First, some important news on this final day of SXSW dispatches. Yesterday I shared my goal to double my total breakfast taco intake from three to six. Well, I did it. Found the best ones of the trip so far at an unassuming corner market a block from my hotel.
And now for something completely different
The music track is up and running, so last night I bopped around and caught sets from a wide range of up-and-comers. Bands of all stripes are here to play multiple shows over just a few days in hopes of landing a manager, a record deal, and/or a few new fans. It’s clear just how important the event is to the young musicians, as every band I saw played with serious energy from the first note on.
At a showcase of Canadian groups I watched John Jacob Magistery (that’s the band’s name, it’s not just one dude with an incredible name) , which played a fiery 40-minute set full of bouncy rockers that drew heavily from the band’s Canadian peers Arcade Fire and Wolf Parade. They were followed by Guidestones, a which balanced 80’s hallmarks – overdrive guitar, yearning synths – with melodic, Fleetwood Mac-esque hooks.
Before they went on stage, I wound up chatting with the drummer and lead guitarist for Guidestones, a pair of twin brothers who were rocking completely different looks. They were friendly, excited, and clearly a bit nervous to play at such an important event. Nerves or no nerves, they proceeded to bring the heat and, in a nod to their home country, wrapped the set with a raucous rendition of “Everybody’s Working for the Weekend” by fellow Canucks Loverboy.
One more thing on the Canadian showcase: In an extremely Canadian move, the sound engineer had several screens to handle the mixing, and one that was showing…a hockey game. Loved it.
Up at Maggie Mae’s on 6th street, things took a welcome turn for the super weird. A Brooklyn-based electro pop band called Blood Cultures took the stage, with all four members wearing black sacks over their heads.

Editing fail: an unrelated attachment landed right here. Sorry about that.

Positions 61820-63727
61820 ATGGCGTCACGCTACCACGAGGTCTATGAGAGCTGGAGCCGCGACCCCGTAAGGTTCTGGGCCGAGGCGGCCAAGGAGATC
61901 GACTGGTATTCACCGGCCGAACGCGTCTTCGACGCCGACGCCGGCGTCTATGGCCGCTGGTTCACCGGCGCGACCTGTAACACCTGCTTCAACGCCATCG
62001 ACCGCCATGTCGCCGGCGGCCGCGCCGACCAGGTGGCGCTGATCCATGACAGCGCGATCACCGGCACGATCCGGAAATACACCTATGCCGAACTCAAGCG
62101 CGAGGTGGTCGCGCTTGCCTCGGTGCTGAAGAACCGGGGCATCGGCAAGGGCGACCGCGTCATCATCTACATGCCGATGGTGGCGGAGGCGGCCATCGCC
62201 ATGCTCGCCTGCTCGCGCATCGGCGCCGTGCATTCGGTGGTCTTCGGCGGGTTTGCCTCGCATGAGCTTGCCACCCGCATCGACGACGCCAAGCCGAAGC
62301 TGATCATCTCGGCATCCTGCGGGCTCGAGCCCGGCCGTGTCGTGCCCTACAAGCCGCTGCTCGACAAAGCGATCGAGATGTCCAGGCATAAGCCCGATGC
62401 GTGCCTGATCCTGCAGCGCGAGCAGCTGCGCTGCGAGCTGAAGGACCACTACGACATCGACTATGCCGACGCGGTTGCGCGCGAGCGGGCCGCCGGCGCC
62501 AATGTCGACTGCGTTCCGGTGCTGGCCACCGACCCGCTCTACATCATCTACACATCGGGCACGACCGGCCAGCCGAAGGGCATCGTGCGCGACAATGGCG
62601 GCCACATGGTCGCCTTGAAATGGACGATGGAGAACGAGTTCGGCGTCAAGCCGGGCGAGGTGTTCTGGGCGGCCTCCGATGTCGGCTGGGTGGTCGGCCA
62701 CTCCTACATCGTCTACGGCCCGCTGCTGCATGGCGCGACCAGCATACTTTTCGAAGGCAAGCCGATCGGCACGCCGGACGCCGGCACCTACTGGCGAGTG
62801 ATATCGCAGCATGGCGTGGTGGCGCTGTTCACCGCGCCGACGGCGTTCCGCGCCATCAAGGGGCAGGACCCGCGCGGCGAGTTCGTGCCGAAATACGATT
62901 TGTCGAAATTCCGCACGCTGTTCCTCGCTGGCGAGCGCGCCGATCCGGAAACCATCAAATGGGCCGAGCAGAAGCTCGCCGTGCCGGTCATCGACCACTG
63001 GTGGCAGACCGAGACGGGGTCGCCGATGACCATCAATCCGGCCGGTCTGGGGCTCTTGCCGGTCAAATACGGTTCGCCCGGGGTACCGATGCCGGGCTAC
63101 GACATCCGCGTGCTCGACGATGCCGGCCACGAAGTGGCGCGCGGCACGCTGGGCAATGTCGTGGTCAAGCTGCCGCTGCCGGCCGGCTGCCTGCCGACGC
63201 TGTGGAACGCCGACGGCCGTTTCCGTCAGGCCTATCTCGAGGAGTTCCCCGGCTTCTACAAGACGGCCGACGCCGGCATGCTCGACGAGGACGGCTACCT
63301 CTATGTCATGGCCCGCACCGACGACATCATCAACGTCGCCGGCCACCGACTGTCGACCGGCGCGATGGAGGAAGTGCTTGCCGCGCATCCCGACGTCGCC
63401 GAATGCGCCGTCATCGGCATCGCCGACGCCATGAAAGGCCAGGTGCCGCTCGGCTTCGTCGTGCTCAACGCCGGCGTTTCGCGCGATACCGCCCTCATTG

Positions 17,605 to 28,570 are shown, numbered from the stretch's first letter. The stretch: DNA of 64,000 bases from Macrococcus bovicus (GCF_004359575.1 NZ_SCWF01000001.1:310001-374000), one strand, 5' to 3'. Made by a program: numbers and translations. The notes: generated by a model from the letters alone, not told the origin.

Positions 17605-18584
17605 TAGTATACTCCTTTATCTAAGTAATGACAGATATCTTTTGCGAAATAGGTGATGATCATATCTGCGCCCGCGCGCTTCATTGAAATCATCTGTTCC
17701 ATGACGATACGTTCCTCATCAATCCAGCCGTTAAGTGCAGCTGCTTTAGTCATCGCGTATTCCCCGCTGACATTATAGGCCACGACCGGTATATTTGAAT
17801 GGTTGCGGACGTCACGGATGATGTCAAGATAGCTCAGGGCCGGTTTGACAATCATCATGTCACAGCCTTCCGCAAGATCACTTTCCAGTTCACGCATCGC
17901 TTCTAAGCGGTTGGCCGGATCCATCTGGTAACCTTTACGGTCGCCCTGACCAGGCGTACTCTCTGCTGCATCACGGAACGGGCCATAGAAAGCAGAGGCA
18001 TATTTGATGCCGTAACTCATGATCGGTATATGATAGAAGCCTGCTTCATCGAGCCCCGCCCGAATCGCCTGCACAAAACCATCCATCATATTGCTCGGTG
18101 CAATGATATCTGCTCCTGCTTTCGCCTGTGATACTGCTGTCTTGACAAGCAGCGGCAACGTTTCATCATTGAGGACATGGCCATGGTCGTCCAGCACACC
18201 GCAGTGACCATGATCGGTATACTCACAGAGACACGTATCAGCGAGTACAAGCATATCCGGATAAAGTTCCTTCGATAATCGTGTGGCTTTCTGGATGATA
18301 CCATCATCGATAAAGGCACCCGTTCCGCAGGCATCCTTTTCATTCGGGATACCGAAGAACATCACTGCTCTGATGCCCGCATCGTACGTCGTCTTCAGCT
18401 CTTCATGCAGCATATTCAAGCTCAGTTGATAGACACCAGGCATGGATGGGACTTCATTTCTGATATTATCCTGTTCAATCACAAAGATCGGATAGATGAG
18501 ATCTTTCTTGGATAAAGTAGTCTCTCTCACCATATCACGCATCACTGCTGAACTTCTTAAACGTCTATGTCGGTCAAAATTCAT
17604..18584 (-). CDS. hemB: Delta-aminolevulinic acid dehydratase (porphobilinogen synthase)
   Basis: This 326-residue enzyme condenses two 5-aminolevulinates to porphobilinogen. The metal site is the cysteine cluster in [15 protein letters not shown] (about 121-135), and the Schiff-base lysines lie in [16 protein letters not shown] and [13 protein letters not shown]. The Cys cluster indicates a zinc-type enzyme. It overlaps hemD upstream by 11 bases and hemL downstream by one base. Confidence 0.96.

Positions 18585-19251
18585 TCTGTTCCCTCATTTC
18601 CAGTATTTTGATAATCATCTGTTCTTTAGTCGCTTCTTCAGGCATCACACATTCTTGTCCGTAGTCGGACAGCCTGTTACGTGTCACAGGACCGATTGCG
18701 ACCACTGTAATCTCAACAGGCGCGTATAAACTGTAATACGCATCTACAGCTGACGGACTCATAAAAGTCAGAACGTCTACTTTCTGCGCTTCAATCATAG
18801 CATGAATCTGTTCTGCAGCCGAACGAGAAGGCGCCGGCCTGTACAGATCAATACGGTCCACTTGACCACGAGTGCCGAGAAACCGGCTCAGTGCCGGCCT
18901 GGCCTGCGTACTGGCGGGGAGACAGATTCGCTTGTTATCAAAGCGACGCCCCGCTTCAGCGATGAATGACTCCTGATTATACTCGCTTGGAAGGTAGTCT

Below the neck they were all wearing standard indie rocker duds, which made for a somewhat jarring dichotomy.
Blood Cultures quickly won over the crowd with a set of propulsive, bass-heavy songs that were super danceable and a little sinister. Think a mix STRFKR, Summer Heart, and a dash of Passion Pit (or a slightly heavier version thereof).
After their set I chatted with one of the band members – now unmasked – who urged me to see the band the next time it plays on its Brooklyn home turf. Done and done.
The last band I saw last night was Geowulf, a female-fronted power pop outfit from Australia. They had a sunny, surf-y vibe that was bolstered by serious lead guitar chops and the lead singer’s voice, which was vulnerable and assertive all at once.
I looked up Geowulf on Spotify after they finished, and saw that one of its songs has 16 million listens. It made me think about just how crucial SXSW is for bands looking to break out. It’s clear that Geowulf has already built some serious momentum – at least among online listeners – but that didn’t stop them from traveling across the world to play 1:00am set in front of 40 people.
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